Additionally, conforming language on unallowable costs is added to FAR 31.603-16 and 31.603-15 (to update language associated with whistleblower complaints).

Two respondents submitted public comments.

II. Discussion and Analysis

The Civilian Agency Acquisition Council and the Defense Acquisition Regulations Council (the Councils) reviewed the public comments in the development of the final rule:

A. Summary of Significant Changes

Several editorial changes are made to the rule as a result of the comments received; these were aimed at simplifying sentence structure for clarification purposes. There were no comments on the Initial

Regulatory Flexibility Analysis.

B. Analysis of Public Comments

1. Unfair Withholding of Costs

Comment: One respondent stressed that contractors should not be penalized until guilt is determined by a court of law. Contractors should be reimbursed for their costs, as incurred, at the time of their participation in a Congressional investigation or inquiry. While affirming that it only makes sense that a contractor found guilty of defrauding or cheating the Government in association with their work should forfeit their reimbursement, the respondent maintained that, until guilt is determined by a court of law, the contractor should be reimbursed for its costs. Then, if the contractor is found guilty of defrauding or cheating the Government, it should pay those costs back to the Government.

Response: The disallowance of costs in accordance with 10 U.S.C. 2324(e)(1)(Q) (i.e., any costs incurred by a contractor in connection with a Congressional investigation or inquiry into an issue that is the subject matter of a proceeding resulting in a disposition that meets conditions at FAR 31.205-47(b)(1) through (5)) does not constitute a penalty. The regulation clearly states that costs are unallowable if incurred in connection with a Congressional investigation or inquiry into an issue that is the subject matter of a proceeding that results in a specified disposition. Absent a specified disposition, no disallowance of costs would exist.

Comment: The same respondent stated that the ``guilty verdict'' must come from an impartial court, and must be associated with the inquiry.

Response: The Councils appreciate this concern, but note that it extends beyond the scope of this case.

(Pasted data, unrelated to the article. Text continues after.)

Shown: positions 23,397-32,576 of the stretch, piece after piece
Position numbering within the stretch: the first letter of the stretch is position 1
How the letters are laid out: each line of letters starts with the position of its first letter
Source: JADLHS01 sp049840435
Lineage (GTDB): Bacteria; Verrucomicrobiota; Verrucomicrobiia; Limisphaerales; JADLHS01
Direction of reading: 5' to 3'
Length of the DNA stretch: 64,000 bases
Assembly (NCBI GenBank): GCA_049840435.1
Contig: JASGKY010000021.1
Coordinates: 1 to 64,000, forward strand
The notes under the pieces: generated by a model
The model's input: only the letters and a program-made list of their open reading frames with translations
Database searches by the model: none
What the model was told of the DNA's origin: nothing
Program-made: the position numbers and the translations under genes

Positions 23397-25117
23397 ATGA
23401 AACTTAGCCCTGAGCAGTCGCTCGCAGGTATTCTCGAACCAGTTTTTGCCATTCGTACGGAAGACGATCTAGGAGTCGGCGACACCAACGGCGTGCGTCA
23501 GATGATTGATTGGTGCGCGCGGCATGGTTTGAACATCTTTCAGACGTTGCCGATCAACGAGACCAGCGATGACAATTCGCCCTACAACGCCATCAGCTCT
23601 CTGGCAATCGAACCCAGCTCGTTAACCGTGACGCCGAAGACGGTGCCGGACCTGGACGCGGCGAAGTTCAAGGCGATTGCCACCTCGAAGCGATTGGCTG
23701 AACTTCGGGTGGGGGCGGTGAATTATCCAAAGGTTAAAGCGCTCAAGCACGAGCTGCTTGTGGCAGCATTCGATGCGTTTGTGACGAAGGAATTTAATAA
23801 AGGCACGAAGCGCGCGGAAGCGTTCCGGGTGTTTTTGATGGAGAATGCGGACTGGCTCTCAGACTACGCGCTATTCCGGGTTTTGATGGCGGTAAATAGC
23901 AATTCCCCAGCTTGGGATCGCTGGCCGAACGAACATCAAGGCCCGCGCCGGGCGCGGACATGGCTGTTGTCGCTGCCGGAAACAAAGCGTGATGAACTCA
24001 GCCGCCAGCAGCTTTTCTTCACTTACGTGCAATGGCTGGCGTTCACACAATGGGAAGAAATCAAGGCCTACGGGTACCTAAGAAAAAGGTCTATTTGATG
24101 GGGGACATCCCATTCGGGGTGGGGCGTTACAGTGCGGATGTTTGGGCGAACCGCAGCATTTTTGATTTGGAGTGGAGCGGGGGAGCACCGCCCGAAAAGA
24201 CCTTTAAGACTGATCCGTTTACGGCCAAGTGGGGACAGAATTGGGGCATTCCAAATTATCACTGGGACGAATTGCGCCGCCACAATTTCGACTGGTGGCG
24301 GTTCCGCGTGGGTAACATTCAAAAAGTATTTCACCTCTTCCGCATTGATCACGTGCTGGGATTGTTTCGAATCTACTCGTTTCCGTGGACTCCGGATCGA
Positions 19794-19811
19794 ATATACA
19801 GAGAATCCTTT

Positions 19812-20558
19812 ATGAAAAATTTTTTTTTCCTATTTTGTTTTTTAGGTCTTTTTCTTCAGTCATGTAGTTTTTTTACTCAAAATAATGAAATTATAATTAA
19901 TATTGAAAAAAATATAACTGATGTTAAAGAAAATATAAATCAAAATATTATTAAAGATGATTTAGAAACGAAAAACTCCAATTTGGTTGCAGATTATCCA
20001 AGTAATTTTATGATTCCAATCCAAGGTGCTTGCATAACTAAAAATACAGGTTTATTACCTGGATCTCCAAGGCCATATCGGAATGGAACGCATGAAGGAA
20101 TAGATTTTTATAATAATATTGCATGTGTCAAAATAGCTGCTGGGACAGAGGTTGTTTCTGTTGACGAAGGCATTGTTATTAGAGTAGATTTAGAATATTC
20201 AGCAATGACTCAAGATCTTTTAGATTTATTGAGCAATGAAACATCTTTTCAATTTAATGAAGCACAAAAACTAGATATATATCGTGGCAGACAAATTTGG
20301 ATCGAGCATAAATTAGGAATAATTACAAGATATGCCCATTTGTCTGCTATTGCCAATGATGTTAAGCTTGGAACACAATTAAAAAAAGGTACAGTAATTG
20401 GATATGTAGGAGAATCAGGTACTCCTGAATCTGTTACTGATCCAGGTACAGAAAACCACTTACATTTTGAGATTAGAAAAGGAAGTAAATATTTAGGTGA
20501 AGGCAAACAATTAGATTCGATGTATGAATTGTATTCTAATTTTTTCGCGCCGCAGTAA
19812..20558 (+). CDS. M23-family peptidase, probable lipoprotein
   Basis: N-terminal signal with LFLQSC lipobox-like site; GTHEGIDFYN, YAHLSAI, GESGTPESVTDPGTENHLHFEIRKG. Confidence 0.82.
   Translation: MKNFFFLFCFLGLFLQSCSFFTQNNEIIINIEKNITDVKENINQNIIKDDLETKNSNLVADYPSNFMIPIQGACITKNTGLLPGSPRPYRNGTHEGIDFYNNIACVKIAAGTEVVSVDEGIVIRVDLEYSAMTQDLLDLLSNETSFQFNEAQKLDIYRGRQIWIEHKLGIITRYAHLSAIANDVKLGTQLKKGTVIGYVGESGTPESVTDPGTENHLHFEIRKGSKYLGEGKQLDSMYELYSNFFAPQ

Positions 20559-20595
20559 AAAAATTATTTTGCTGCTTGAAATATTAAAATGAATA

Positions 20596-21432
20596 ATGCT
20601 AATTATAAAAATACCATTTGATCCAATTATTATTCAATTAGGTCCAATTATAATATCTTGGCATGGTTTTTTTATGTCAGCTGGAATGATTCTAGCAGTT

2. Use of Congressional Investigations

Comment: One respondent suggested fixing ``the real problem'' by writing regulations to penalize politicians who use Congressional investigations to promote their personal or their affiliated party's agenda. The respondent noted that, in many cases, small businesses incur hundreds of thousands of dollars in costs associated with the inquiry, despite the fact that the only thing they did wrong was work for a Government entity that was targeted by a political party.

Response: The Councils appreciate this concern, but note that it extends beyond the scope of this case.

3. Clarify Relationship Among the FAR 31.205-47 Paragraphs

Comment: One respondent questioned whether FAR 31.205-47(c) or (d) would impact the allowability of the cost of a Congressional investigation or inquiry. Specifically, the respondent asked if the cost of a Congressional investigation or inquiry related to an issue that is the subject matter of a FAR 31.205-47(b) proceeding, whose result is described in FAR 31.205-47(b)(1) through (5), would be unallowable if one of the circumstances described in FAR 31.205-47(c) or (d) existed.

Response: The cost of a Congressional investigation or inquiry cannot be treated the same as the cost of a proceeding under FAR 31.205-47(c) or (d). Although the section 857 language ties the cost of the Congressional investigation or inquiry to an issue that is the subject matter of a proceeding resulting in a disposition as described in 10 U.S.C. 2324(k)(2), Congress did not enact parallel treatment. 10 U.S.C. 2324(e)(1)(O) disallows ``Costs incurred by a contractor in connection with any criminal, civil, or administrative proceeding commenced by the United States or a State, to the extent provided in subsection (k),'' which includes the exceptions in paragraphs (k)(3) and (k)(4), covered in the FAR at 31.205-47(c) and (d). Section 857, as implemented in 10 U.S.C. 2324(e)(1)(Q), references only paragraph (k)(2) and does not reference paragraph (k) in its entirety; nor does it reference paragraphs (k)(3) or (k)(4) specifically. Therefore, the statute requires that the costs incurred in connection with a Congressional investigation or inquiry be treated differently than the costs incurred in connection with other criminal, civil, or administrative proceedings in which costs may be allowable under certain circumstances.